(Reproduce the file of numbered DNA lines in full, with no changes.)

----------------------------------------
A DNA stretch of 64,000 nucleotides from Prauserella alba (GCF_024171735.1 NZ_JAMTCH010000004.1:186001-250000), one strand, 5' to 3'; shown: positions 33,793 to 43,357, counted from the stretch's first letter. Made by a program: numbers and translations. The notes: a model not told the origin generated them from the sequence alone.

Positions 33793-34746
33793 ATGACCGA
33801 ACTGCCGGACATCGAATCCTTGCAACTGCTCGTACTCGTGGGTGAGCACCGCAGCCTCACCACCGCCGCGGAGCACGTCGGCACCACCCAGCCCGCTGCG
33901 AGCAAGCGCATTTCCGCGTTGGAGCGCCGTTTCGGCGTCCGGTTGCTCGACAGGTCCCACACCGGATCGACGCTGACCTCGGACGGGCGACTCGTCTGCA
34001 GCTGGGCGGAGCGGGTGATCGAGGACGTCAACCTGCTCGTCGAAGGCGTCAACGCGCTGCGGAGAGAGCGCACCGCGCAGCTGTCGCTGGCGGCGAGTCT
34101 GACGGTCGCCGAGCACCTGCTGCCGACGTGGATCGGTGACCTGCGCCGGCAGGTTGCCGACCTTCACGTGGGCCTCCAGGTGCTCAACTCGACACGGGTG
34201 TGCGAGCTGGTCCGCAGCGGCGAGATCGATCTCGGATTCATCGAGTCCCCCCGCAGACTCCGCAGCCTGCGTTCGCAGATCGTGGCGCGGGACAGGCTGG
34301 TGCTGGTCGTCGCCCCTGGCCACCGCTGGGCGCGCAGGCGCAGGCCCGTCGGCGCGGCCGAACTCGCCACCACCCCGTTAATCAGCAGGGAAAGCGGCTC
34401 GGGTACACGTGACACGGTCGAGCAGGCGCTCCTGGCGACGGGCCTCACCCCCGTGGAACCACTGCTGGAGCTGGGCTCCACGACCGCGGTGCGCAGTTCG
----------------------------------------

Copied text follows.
A DNA stretch of 64,000 nucleotides from Prauserella alba (GCF_024171735.1 NZ_JAMTCH010000004.1:186001-250000), one strand, 5' to 3'; shown: positions 33,793 to 43,357, counted from the stretch's first letter. Made by a program: numbers and translations. The notes: a model not told the origin generated them from the sequence alone.

Positions 33793-34746
33793 ATGACCGA
33801 ACTGCCGGACATCGAATCCTTGCAACTGCTCGTACTCGTGGGTGAGCACCGCAGCCTCACCACCGCCGCGGAGCACGTCGGCACCACCCAGCCCGCTGCG
33901 AGCAAGCGCATTTCCGCGTTGGAGCGCCGTTTCGGCGTCCGGTTGCTCGACAGGTCCCACACCGGATCGACGCTGACCTCGGACGGGCGACTCGTCTGCA
34001 GCTGGGCGGAGCGGGTGATCGAGGACGTCAACCTGCTCGTCGAAGGCGTCAACGCGCTGCGGAGAGAGCGCACCGCGCAGCTGTCGCTGGCGGCGAGTCT
34101 GACGGTCGCCGAGCACCTGCTGCCGACGTGGATCGGTGACCTGCGCCGGCAGGTTGCCGACCTTCACGTGGGCCTCCAGGTGCTCAACTCGACACGGGTG
34201 TGCGAGCTGGTCCGCAGCGGCGAGATCGATCTCGGATTCATCGAGTCCCCCCGCAGACTCCGCAGCCTGCGTTCGCAGATCGTGGCGCGGGACAGGCTGG
34301 TGCTGGTCGTCGCCCCTGGCCACCGCTGGGCGCGCAGGCGCAGGCCCGTCGGCGCGGCCGAACTCGCCACCACCCCGTTAATCAGCAGGGAAAGCGGCTC
34401 GGGTACACGTGACACGGTCGAGCAGGCGCTCCTGGCGACGGGCCTCACCCCCGTGGAACCACTGCTGGAGCTGGGCTCCACGACCGCGGTGCGCAGTTCG